By John Wasik
CHICAGO, August 5 When stock-fund managers beat
the market average, often it's because of a roll of the dice.
Skill may come into play, but only rarely.
Sometimes, though, you can think counter-intuitively and
come out ahead. Such is the case with high-dividend funds that
may avoid loading up on the most glamorous stocks.
Dividends create something of a security blanket around a
stock price. In a market selloff, the stocks with the highest
market capitalization often get dumped and the dividend payers
often stay in portfolios because they promise higher total
To understand why the dividend darling strategy works, you
have to look at which companies consistently pay high dividends.
Although above-average dividends are often a sign that a
company is in trouble, more often than not they reflect healthy
cash flow and future earnings growth. If there are no steady
profits, management won't commit to a dividend that grows on a
One smart way to play the dividend game is the ALPS Sector
Dividend Dogs ETF, an exchange-traded fund that invests
in an index tracking the highest dividend payers in the S&P 500.
The name says it all - this fund doesn't mimic the largest
constituents of the S&P, which represent the most popular
companies by market value. Instead, it targets lower-profile,
less-attractive dividend payers that may offer better stock
valuations than their mega-cap cousins.
In theory, a fund like the "Dogs" combines bargain hunting
with strong dividends, so you're not paying top dollar for
stocks like MeadWestvaco Corp, a global packaging
company; Microchip Technology Inc, which makes
semiconductor products; and Leggett & Platt Inc, a
To date, the ALPS strategy has paid off. It's up 26 percent
year-to-date through Aug. 2, beating the S&P 500 index by more
than four percentage points. For the year, it's up more than 31
percent, compared to the S&P's 28-percent gain.
The fund costs 0.40 percent annually to own - a major
trade-off - which is more than 10 times what you'd pay for a
garden-variety S&P 500 fund and slightly more than similar
While it's a relatively new fund, and its market-beating
returns are not guaranteed, the strategy has some appeal. ALPS
has launched a sister fund - the International Sector Dividend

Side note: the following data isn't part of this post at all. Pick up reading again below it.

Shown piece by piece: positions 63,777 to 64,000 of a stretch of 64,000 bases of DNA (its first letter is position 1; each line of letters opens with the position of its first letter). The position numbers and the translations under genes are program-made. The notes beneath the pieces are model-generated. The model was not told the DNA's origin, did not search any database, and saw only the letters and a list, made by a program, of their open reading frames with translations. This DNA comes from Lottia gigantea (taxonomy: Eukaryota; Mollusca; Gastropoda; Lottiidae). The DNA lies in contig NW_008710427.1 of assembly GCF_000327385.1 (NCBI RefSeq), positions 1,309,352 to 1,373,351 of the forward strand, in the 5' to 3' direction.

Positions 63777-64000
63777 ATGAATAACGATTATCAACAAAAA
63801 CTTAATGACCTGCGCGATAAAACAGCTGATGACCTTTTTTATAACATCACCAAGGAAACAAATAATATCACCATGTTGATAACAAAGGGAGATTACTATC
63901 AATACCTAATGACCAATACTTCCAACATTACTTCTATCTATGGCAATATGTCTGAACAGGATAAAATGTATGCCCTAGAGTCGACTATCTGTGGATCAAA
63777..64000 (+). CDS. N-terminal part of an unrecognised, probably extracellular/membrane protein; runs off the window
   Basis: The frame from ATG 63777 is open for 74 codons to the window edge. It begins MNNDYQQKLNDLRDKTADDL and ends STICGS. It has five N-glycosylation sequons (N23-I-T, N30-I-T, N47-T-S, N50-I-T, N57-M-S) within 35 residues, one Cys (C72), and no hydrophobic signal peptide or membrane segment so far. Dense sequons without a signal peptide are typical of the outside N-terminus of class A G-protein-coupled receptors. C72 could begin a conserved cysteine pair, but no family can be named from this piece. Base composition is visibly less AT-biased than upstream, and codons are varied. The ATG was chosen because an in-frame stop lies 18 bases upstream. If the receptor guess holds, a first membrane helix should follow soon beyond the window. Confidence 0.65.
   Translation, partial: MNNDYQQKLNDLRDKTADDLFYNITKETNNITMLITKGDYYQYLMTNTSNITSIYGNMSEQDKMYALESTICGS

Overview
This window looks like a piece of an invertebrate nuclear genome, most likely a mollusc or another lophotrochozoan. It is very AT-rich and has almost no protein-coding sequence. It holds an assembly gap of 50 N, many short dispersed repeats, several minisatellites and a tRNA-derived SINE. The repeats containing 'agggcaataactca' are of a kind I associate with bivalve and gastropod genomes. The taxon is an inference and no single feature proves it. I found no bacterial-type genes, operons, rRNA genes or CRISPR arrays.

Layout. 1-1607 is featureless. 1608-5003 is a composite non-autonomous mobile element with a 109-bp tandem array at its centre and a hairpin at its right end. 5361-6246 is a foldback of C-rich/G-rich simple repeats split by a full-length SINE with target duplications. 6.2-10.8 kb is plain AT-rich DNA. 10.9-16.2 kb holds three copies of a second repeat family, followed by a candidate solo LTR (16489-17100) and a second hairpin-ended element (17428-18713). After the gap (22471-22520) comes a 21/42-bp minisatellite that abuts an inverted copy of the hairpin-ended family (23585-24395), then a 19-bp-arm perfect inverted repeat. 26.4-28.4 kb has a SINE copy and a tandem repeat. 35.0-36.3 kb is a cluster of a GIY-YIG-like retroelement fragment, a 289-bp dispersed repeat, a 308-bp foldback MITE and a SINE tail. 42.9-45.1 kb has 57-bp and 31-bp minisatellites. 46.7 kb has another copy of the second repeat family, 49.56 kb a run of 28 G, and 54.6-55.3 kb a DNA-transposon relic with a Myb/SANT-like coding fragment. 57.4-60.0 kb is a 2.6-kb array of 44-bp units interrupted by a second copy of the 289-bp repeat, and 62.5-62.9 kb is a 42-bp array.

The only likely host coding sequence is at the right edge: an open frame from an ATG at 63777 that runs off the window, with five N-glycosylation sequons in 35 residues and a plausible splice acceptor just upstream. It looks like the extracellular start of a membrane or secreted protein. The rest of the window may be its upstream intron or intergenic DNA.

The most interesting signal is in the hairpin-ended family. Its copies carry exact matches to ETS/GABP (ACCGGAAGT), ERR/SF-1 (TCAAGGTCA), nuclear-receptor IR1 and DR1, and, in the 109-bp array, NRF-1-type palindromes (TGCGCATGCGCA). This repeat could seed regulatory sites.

Dogs ETF - that came to market last month.
Another way of approaching the less-popular dividend payers
is through an equal-weighted index fund such as the Guggenheim
S&P Equal Weight ETF. By assigning equal percentages in
its index, the fund eschews the S&P 500 index approach of
heavily weighting the most highly-valued stocks.
Instead of big-name stocks like Exxon Mobil and
Apple, the Guggenheim fund includes relatively unknown
- and often lower priced - mid- and small-cap stocks. Holdings
include Micron Technology Inc Hudson City Bancorp Inc
and People's United Financial Inc.
Part of the Guggenheim fund's stock-selection formula favors
dividends. Its annual dividend growth rate is 6 percent,
compared to less than 1 percent for the industry. And as with
the ALPS fund, these cash-rich stocks have proven to have more
upside in a bull market.
The equal-weighting strategy has posted some durable
results. The Guggenheim fund has beaten the S&P 500 over the
past one-, three-, five- and 10-year periods. It's gained 36
percent over the past year, besting the S&P by more than seven
percentage points. It's up 24 percent year-to-date.
The only drawback to the Guggenheim fund is its higher
annual expenses: 0.40 percent, compared to the Schwab U.S.
Large-Cap ETF at 0.04 percent one of the cheapest index
funds on the market. Yet the higher fees on the Guggenheim fund
more than paid you back in higher performance over time.
The reason why dividends will continue to be important is
their contribution to total return. According to Standard &
Poor's, dividends contributed about one-third of the average
monthly total return of the S&P 500 companies from 1926 to 2012.
In times of heady growth, such as the 1990s, most of the
return came from capital appreciation. Dividends only accounted
for 14 percent of total return in that decade.
But if we're headed for a slow-growth period in which stocks
are only appreciating in the single-digit range, as many pundits
predict, then dividends will play an even larger role and
dividend darlings will only become more attractive.